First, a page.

Jane Hodgkinson's latest study on the use of integrating spheres in wavelength modulation spectroscopy has appeared on Applied Physics B's "online first service"
The detection and quantification of gas concentrations by measurement of their optical absorption has considerable great scientific and commercial importance. Extending the optical pathlength in gas sample cells is of interest to improve the signal to noise ratio (SNR) of this technique. Integrating spheres have great promise as multipass gas cells that require minimal optical alignment. However, the exponential distribution of optical pathlengths might be expected to influence the measurement.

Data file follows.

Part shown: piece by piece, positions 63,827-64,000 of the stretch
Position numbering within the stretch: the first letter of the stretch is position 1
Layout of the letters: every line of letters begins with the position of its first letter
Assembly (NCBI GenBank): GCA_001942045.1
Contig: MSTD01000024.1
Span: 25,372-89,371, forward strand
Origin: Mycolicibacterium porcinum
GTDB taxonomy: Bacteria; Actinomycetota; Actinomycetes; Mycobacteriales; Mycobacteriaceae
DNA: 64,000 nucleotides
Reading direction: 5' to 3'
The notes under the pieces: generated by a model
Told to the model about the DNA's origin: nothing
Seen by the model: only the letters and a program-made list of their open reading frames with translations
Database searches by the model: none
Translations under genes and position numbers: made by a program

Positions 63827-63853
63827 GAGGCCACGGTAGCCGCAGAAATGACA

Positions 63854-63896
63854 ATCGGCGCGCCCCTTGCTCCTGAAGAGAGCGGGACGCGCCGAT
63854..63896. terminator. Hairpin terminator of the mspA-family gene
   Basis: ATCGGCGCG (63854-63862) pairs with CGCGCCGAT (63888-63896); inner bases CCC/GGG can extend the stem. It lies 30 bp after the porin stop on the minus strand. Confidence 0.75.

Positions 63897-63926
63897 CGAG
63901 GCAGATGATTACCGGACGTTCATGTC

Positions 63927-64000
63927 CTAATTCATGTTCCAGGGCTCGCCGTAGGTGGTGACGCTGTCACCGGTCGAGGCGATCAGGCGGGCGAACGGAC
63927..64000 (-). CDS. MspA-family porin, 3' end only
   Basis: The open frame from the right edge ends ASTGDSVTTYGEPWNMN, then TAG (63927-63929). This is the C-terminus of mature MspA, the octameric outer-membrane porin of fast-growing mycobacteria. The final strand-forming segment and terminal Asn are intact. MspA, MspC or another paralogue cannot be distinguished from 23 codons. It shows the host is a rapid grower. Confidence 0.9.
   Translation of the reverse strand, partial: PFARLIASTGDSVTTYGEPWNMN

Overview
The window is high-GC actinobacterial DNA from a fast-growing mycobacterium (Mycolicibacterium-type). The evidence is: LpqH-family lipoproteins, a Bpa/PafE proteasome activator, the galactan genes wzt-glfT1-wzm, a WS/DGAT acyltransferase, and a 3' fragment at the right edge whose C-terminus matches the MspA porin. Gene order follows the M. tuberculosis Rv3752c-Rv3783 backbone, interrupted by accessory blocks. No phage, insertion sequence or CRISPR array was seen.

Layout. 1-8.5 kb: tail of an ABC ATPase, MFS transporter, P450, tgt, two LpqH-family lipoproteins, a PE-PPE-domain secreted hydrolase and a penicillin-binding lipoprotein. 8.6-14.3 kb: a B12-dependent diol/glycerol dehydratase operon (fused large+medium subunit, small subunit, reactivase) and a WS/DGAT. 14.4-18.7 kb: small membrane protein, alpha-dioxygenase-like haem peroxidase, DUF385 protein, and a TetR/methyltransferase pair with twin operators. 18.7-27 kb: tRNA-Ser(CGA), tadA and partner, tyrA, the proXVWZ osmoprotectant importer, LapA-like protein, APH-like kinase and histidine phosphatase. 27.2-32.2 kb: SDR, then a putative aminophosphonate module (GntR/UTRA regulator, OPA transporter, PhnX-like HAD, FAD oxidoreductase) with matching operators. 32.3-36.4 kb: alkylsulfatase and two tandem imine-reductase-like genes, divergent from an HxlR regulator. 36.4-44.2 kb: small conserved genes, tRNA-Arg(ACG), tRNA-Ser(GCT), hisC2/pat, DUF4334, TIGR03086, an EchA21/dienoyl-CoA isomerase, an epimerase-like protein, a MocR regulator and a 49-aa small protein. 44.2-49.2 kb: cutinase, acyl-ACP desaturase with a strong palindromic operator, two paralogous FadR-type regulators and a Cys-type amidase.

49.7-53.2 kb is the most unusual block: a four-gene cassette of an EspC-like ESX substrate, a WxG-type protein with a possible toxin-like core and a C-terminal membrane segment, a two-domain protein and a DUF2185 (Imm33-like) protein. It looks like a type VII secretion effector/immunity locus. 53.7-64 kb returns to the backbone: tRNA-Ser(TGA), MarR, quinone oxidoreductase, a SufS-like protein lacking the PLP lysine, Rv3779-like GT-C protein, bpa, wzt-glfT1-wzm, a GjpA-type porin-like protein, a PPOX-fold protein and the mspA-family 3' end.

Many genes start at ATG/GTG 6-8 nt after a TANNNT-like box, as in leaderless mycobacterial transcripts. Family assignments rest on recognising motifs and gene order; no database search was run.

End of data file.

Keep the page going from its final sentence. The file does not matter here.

In the paper it was found that the gas lineshape becomes distorted at high concentrations, as a consequence of the exponential path-length distribution of the sphere, introducing nonlinearity beyond that expected from the Beer–Lambert law. The effect was for numerically methane absorption at 1.651 μm, with gas concentrations in the range of 0–2.5 %vol in air. The results of this model compared well with experimental measurements. It was shown that if this effect were not accounted for, the resulting error would be approximately 20 % of the reading at a concentration of 2.5 %vol methane.
Using integrating spheres with wavelength modulation spectroscopy: effect of pathlength distribution on 2nd harmonic signals
J Hodgkinson, D Masiyano and R P Tatam
Applied Physics B, (2012).
As always, a full list of publications from the Department of Engineering Photonics is available here.